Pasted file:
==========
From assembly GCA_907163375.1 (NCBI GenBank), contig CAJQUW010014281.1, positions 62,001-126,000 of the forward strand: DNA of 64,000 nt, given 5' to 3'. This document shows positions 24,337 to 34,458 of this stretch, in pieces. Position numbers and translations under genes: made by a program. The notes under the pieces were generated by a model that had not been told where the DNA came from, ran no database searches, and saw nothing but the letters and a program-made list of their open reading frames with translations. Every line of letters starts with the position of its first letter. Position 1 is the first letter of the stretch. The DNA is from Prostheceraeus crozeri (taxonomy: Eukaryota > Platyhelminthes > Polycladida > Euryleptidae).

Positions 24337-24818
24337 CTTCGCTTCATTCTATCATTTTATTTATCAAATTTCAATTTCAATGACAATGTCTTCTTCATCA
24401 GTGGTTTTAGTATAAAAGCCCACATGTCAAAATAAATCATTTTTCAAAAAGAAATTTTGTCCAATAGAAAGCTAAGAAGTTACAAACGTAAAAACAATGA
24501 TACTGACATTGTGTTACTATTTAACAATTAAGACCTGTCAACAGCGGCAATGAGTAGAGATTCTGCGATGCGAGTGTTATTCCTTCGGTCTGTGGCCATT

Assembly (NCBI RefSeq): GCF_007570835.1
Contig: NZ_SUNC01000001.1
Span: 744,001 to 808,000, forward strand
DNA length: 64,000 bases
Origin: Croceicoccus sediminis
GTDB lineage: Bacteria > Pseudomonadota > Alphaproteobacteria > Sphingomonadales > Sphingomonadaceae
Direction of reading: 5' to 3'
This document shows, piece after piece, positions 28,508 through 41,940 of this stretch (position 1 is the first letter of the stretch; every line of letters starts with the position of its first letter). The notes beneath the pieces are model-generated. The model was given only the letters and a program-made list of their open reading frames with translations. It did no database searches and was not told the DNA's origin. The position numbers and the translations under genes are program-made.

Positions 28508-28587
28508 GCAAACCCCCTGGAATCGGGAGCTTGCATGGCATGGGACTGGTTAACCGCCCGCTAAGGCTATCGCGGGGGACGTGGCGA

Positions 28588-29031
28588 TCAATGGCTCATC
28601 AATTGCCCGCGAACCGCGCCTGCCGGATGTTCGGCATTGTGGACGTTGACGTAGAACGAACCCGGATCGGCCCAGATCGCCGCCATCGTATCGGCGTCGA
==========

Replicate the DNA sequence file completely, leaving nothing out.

From assembly GCA_907163375.1 (NCBI GenBank), contig CAJQUW010014281.1, positions 62,001-126,000 of the forward strand: DNA of 64,000 nt, given 5' to 3'. This document shows positions 24,337 to 34,458 of this stretch, in pieces. Position numbers and translations under genes: made by a program. The notes under the pieces were generated by a model that had not been told where the DNA came from, ran no database searches, and saw nothing but the letters and a program-made list of their open reading frames with translations. Every line of letters starts with the position of its first letter. Position 1 is the first letter of the stretch. The DNA is from Prostheceraeus crozeri (taxonomy: Eukaryota > Platyhelminthes > Polycladida > Euryleptidae).

Positions 24337-24818
24337 CTTCGCTTCATTCTATCATTTTATTTATCAAATTTCAATTTCAATGACAATGTCTTCTTCATCA
24401 GTGGTTTTAGTATAAAAGCCCACATGTCAAAATAAATCATTTTTCAAAAAGAAATTTTGTCCAATAGAAAGCTAAGAAGTTACAAACGTAAAAACAATGA
24501 TACTGACATTGTGTTACTATTTAACAATTAAGACCTGTCAACAGCGGCAATGAGTAGAGATTCTGCGATGCGAGTGTTATTCCTTCGGTCTGTGGCCATT

Assembly (NCBI RefSeq): GCF_007570835.1
Contig: NZ_SUNC01000001.1
Span: 744,001 to 808,000, forward strand
DNA length: 64,000 bases
Origin: Croceicoccus sediminis
GTDB lineage: Bacteria > Pseudomonadota > Alphaproteobacteria > Sphingomonadales > Sphingomonadaceae
Direction of reading: 5' to 3'
This document shows, piece after piece, positions 28,508 through 41,940 of this stretch (position 1 is the first letter of the stretch; every line of letters starts with the position of its first letter). The notes beneath the pieces are model-generated. The model was given only the letters and a program-made list of their open reading frames with translations. It did no database searches and was not told the DNA's origin. The position numbers and the translations under genes are program-made.

Positions 28508-28587
28508 GCAAACCCCCTGGAATCGGGAGCTTGCATGGCATGGGACTGGTTAACCGCCCGCTAAGGCTATCGCGGGGGACGTGGCGA

Positions 28588-29031
28588 TCAATGGCTCATC
28601 AATTGCCCGCGAACCGCGCCTGCCGGATGTTCGGCATTGTGGACGTTGACGTAGAACGAACCCGGATCGGCCCAGATCGCCGCCATCGTATCGGCGTCGA